In spite of our investigative efforts we were no closer to finding out where the music was coming from than we were the first night we heard it. I was, however, learning a lot about astronomy. After I learned how to recognize Venus, Jamie moved on to other planets, then major constellations. We even spent a few days looking at planets and galaxies through the telescope.
“To really get good seeing,” Jamie said one evening, “We should get out of the city and away from all these lights.” Then, “There’s a meteor shower tomorrow.”
“Yeah,” I said absentmindedly as I played, “That’s a great idea.” I finished my piece, which was “The Swan” by Camille Saint-Saëns, and even though I didn’t have a pianist to accompany me, the observatory provided its own accompaniment, which sounded like no instrument I had ever heard, but called to mind the trickle of a mountain stream.
It didn’t completely register that we were going to go stargazing the next night, so when I showed up at my usual practice time to find Jamie waiting outside with his backpack still on, I needed an explanation. “We’re heading out to see some real stars.” He said as if it were enough.
“I have my cello with me,” I said, “I’ll have to take it home.” I had wanted to practice and tried to sound as disappointed as possible.
“There’s room in my car,” he said, not letting me get out of going. He reached out to take it from me.
Resigned, I handed it over. “Where are we going?”
“A star party,” he said with excitement.
And it was exciting. I learned on the drive that some of the astronomy faculty and their students, Jamie included, held parties like this every month, but to me, the whole idea was new and exotic. We had to drive over an hour to get far enough from the city, and then Jamie turned onto a dirt road that led through the woods. The long drive reminded me of the walk I took to the observatory every night, but it was more wild and unpredictable. Instead of a paved walkway through a manicured campus forest, I was driving through miles and miles of real wilderness. Sure squirrels lived in both places, but I guessed that there was far more, and far larger wildlife here.
Jamie drove up a hill to where the forest opened into a sort of grassy field, and we got out. By now the semester was almost over and summer was on its way. The forest was filled with newly green trees, casting their young shadows even in the starlight. The smell of fresh earth was everywhere, as were the sounds of frogs croaking.
When we got to the star party, I looked up at the sky and almost fell over. My whole life I had heard about the Milky Way, but I had never understood it. I had also always wondered why people would talk about the “infinite” stars in the sky, when it seemed like every time I looked up I could only see maybe fifty stars, maybe a few more. Away from the city, without all of the streetlamps and headlights, I saw more stars than I had ever seen before. An ocean of stars filled the sky, with a white current running from north to south. It seemed like millions of stars were visible. Most of the telescopes were already set up and pointed at various planets, galaxies and nebulae, but I had no desire to look through them, not when there was so much to see already.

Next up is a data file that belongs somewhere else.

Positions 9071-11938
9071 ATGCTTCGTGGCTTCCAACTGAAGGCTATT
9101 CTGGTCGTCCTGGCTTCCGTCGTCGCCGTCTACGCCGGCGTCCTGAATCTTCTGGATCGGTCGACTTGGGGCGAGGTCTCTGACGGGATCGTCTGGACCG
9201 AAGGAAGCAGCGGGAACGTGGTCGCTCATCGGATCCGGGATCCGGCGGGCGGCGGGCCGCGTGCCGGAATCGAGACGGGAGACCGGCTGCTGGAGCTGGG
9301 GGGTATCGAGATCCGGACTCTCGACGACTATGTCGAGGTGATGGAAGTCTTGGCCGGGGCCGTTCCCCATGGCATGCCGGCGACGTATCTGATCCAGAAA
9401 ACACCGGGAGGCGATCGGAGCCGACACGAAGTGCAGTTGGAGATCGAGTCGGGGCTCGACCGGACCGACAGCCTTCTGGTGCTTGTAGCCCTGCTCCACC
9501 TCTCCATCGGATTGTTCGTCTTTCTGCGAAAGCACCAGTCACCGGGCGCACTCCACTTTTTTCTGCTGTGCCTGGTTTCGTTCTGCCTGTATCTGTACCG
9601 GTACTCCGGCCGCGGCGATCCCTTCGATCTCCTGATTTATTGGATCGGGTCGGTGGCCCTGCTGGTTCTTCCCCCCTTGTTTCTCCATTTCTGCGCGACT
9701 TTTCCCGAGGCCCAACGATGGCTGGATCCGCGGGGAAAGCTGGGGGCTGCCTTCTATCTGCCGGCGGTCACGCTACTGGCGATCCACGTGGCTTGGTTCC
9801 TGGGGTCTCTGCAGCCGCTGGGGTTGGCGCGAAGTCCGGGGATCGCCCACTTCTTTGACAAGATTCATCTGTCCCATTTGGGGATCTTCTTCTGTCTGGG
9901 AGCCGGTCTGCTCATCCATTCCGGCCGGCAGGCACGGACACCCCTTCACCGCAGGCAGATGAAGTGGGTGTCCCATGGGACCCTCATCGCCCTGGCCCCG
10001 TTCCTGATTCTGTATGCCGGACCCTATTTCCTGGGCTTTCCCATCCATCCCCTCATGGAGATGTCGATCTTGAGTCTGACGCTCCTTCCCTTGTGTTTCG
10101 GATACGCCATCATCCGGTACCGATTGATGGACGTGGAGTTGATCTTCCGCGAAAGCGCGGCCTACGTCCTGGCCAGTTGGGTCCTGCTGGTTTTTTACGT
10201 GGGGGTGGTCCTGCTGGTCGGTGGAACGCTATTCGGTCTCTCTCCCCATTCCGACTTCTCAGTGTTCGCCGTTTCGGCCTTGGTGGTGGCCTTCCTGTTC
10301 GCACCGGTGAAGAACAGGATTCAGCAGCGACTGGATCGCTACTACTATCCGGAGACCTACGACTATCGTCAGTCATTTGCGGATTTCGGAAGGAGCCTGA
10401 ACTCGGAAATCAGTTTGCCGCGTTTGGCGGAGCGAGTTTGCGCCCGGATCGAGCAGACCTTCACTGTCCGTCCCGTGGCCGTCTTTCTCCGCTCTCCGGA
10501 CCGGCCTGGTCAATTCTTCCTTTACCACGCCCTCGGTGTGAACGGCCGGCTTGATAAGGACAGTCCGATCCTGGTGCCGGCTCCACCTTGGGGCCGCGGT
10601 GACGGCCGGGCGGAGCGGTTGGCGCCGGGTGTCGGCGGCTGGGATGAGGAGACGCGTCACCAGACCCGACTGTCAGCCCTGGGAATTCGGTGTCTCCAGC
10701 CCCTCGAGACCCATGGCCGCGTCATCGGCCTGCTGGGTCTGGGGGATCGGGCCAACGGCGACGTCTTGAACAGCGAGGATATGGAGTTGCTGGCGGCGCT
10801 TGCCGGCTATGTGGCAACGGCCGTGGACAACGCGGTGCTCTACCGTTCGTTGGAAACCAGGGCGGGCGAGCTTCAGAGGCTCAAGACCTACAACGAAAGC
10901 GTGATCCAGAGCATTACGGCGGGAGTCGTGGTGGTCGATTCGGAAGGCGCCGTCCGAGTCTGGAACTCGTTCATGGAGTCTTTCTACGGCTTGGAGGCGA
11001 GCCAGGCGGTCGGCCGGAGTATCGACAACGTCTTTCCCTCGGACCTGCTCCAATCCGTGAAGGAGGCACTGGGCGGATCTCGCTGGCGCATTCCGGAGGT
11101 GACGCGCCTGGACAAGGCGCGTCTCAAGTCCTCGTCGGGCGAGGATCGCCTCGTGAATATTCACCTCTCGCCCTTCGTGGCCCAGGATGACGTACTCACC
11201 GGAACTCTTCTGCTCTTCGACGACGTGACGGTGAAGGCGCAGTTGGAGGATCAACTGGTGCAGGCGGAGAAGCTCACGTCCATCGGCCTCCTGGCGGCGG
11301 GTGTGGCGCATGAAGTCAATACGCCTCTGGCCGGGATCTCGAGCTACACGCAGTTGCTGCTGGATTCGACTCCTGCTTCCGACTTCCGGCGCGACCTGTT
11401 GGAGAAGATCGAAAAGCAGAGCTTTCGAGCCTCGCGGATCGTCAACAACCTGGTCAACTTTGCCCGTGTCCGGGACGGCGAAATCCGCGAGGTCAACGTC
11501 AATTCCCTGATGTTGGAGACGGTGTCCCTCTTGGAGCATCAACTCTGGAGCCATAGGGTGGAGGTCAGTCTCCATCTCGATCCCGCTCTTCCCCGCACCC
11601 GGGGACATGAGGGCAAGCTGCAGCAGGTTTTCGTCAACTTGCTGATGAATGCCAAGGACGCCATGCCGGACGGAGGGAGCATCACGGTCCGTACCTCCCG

I had wanted to practice, and seeing the stars was so inspiring I decided I might as well go ahead right here. Jamie said that was a great idea, and helped me get up the courage to do it with so many strangers around. I was used to practicing under the stars, but this was different, there were so many more stars and they were so bright.
I started with Bach’s Cello Suite No. 1, which people almost always love, and even usually recognize. Almost immediately, I heard a familiar sound playing along with me. Up until now, I had assumed the accompaniment I had heard in the observatory was unique to that place, but here I was at a star party, bowing under the Milky Way, and there it was, my mysterious accompaniment.
What had begun as a faint whistle shortly before my recital had transformed into a full, rich roar, at times like rain hitting the surface of a lake, at other times like the ringing of church bells. I could imagine the stars ringing every time I saw one twinkle, and it was beautiful to hear the music of the stars playing along with me.
Jamie heard it too. He was used to it by now, so when he heard it on the hilltop he couldn’t help but smile, and as I finished the first piece, I saw him look up at the stars in awe.
A few of his astronomy friends also heard something, but I could tell it wasn’t as clear in their unfamiliar ears, and I’m sure it was easy to explain away as the rustling of the wind or the howl of a distant coyote.
After I finished a few more pieces we headed home.
“What were you looking at?” I asked as soon as we got in the car. “At the end of the Brandenburg, you looked like you had seen a UFO.”
“It was amazing,” he said, “the biggest shooting star of the night, and it seemed to fall just when the music needed it the most.”
“No way,” I said.
“Seriously. I haven’t ever seen a meteorite that big. It was so long, and fell in time with your last note.”
I didn’t know what to say, and he didn’t either. We talked about the music, the astronomy, the similarities between the observatory and the hilltop, everything but the inconceivable idea that a shooting star might fall in time with my cello playing.